5 [Natural Looking] Techniques to Distress Wood

Staining 1

5 [Natural Looking] Techniques to Distress Wood

A lot of people want that naturally distressed or aged look on a piece of furniture. Unfortunately, that wood can be hard to find for most of us and when you do, there’s not enough or it’s not the right size. So how can you achieve this look on any wood?

Here are 5 techniques that I picked up that go beyond just beating the crap out of a piece of wood and actually have some science to them. The best piece of advice I can offer would be to do less distressing and refine the techniques to end up with a great look at the end.

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Disclosure: I did receive compensation from Dremel in return for this post. However, that did not influence any of the info or techniques I have described below.

Wormholes using an Engraver

First off, a wormhole is a hole created by larva while burrowing though a piece of wood. These wormholes typically are in certain areas of the wood and not evenly distributed throughout so whenever trying to recreate wormholes make sure to not just litter the board with holes and channels but to establish groupings.

To recreate a vertical channel I used a Dremel engraver. The channels should go with the grain, occasionally jumping over the growth rings and changing directions randomly as a burrowing larva would.

Wormhole 1

It might not look like much right now but with some stain these artificial wormholes will really pop.

Wormhole 2

Wormholes with Nails

To recreate a wormhole that goes directly into the board you can use a spike, ice pick, nail, or a stick full of nails. Again, as described in the last technique, the wormholes should be random but in groupings. To achieve a natural look the holes shouldn’t all be vertically into the board, they should change directions. Do this by sticking nails into the wood in random areas and vertical and side to side motions.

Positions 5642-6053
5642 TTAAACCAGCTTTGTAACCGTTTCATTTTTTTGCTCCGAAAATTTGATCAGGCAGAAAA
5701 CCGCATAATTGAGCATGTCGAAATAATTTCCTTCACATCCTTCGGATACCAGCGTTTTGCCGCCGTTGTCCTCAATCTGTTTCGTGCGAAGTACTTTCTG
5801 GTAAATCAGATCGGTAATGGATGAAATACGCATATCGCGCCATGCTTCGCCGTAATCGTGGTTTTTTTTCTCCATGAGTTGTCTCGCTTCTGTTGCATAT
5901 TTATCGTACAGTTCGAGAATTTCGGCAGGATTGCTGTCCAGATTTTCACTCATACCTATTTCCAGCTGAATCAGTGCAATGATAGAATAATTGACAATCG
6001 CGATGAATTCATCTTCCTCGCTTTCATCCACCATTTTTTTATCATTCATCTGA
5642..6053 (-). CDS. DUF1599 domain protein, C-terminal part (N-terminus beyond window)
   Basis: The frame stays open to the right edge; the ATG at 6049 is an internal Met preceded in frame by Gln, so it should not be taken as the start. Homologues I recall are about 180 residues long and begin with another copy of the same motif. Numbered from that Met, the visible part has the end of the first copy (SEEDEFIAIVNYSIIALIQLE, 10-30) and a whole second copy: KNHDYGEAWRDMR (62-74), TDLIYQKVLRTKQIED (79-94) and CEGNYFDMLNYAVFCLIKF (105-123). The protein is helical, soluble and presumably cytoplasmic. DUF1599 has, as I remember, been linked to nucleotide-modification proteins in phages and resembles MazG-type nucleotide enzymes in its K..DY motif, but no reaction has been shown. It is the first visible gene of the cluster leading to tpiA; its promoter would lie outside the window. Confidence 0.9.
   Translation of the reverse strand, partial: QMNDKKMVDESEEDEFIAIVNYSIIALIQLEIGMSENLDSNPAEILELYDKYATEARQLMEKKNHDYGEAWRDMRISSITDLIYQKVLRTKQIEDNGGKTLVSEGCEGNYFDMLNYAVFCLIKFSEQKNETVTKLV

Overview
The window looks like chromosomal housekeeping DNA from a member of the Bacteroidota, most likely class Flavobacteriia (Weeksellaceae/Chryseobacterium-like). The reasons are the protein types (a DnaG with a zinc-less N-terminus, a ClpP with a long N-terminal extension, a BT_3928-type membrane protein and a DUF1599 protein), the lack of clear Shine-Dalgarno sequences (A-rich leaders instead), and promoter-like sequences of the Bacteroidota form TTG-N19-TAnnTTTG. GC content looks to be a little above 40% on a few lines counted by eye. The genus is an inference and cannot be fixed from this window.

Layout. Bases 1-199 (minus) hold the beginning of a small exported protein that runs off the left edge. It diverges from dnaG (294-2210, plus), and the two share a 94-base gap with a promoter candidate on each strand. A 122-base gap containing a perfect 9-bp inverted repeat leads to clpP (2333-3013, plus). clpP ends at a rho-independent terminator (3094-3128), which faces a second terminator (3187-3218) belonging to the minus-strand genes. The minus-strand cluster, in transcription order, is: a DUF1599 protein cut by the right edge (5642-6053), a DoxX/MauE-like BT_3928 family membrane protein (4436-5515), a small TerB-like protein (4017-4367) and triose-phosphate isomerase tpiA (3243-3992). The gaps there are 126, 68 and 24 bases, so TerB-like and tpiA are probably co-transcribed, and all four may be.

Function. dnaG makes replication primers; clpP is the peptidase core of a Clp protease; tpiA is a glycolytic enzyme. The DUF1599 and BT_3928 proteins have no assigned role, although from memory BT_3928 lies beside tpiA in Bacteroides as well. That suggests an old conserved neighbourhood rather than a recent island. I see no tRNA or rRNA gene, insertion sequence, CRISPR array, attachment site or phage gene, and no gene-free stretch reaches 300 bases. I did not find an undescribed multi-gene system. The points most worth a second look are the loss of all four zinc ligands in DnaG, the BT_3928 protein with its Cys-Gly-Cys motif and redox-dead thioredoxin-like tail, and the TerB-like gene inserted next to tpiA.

Wormhole 3

Wormhole 4

Handling and Tooling Marks with a Chisel

Over time, a piece of furniture gets moved and handled quite a bit. To simulate a piece being scraped against a door frame or bumped by a hard item you can use a chisel. To do so with softer woods like pine you can actually lay the chisel against the edge of the board and apply force as you drag it down the edge. Only do this for a few inches and gradually add force and take it away to make the impression look natural. For harder woods you may need to use the chisel in a typical fashion and actually remove a portion of the wood.

Handling 1

Another use of a chisel, and I suppose this could be considered another technique, is to make tooling marks. When a piece of wood is milled tools are used to grip the wood to move it through the milling process. You can simulate these marks by pressing a chisel straight down into the wood (across the grain) and rocking it back and forth while walking it down the board. This should only be for a short span, maybe 1/2″ -3/4″ long.

Handling 2

Gouging with a Dremel

Gouging is caused by, well, you guessed it, a piece of wood being severely damaged by impact of some sort. This could also be caused by parts of the wood being removed for some reason (decay, loose fibers, etc.) Either way, this can be simulated with a Dremel and drum sanding bit as shown below.

Gouging 1

After a couple passes to get the look you want follow up with some sandpaper to round over any harsh edges.

Gouging 2

Splitting with a Razor

Splitting in wood can be easily simulated with a razor blade. To do so, going with the grain, gradually increase pressure until you reach the middle of the crack. Then, while maintaining pressure, wiggle the blade aggressively to widen the slit cut with the blade. Finally, pulling the blade down the grain, decrease the wiggling and pressure until the blade exits the wood.

Cracking in the middle of the board is most likely cause by wind whipping, which is when the wind flexes a tree so hard that the internal fibers break free.

Crack 1

Cracking at the end of a board is more than likely cause by the drying of wood which cause the wood to shrink and fibers to pull apart. This is simulated the same way but the middle of the crack (the widest and deepest point) should be at the end of the board.

Crack 2

Questions? Comments?

As always, if you have any questions don’t hesitate to comment below and especially don’t forget to post pictures of your finished products in the comments! ENJOY!

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  • Michael Campbell

    Awesome post with some great ideas. Thanks for the help.